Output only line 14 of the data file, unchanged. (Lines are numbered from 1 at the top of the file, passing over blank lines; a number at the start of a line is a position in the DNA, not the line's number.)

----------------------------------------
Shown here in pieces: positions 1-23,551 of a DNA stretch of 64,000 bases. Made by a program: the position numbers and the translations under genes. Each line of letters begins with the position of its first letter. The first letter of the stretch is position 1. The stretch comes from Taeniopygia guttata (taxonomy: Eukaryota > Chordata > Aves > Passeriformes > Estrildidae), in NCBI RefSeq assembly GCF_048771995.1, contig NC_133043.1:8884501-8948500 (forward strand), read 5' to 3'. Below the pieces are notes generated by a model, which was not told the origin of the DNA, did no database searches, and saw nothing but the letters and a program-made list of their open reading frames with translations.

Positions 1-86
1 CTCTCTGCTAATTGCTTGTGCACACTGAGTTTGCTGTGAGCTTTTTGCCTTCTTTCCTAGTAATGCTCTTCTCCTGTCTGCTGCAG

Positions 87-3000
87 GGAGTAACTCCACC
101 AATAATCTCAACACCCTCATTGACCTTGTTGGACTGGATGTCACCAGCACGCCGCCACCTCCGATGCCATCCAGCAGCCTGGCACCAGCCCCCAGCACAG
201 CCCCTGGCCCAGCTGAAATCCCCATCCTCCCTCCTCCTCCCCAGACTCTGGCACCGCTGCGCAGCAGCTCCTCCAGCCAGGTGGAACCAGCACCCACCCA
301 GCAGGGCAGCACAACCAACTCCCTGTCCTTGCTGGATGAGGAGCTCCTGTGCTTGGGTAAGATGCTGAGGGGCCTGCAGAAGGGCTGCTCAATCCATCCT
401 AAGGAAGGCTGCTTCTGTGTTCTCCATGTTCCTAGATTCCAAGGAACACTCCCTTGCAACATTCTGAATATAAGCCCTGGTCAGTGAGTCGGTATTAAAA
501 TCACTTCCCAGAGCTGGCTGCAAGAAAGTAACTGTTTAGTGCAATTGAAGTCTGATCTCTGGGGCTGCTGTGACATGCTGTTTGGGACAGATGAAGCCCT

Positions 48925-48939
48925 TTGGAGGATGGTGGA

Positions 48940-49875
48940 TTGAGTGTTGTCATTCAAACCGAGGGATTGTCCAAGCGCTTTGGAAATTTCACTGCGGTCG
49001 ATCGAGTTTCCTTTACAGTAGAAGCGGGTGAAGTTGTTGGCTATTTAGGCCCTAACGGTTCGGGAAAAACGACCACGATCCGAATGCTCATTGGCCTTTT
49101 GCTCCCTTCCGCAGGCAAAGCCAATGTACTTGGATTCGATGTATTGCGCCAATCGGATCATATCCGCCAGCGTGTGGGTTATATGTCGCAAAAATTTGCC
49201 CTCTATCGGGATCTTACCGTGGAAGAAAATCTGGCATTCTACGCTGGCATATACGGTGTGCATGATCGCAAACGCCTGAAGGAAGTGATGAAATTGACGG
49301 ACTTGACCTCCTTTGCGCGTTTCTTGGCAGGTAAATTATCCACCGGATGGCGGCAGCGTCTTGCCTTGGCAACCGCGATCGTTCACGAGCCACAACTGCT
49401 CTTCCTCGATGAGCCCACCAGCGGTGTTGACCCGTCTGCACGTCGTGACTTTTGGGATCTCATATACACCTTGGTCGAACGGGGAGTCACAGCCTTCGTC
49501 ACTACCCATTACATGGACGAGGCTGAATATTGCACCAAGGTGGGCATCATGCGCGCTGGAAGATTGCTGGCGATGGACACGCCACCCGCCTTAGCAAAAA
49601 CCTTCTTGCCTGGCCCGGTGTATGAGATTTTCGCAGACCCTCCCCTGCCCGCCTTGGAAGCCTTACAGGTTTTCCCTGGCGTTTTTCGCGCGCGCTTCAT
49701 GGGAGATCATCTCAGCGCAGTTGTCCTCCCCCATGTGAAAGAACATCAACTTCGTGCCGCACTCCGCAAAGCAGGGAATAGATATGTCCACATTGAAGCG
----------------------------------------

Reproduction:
48940 TTGAGTGTTGTCATTCAAACCGAGGGATTGTCCAAGCGCTTTGGAAATTTCACTGCGGTCG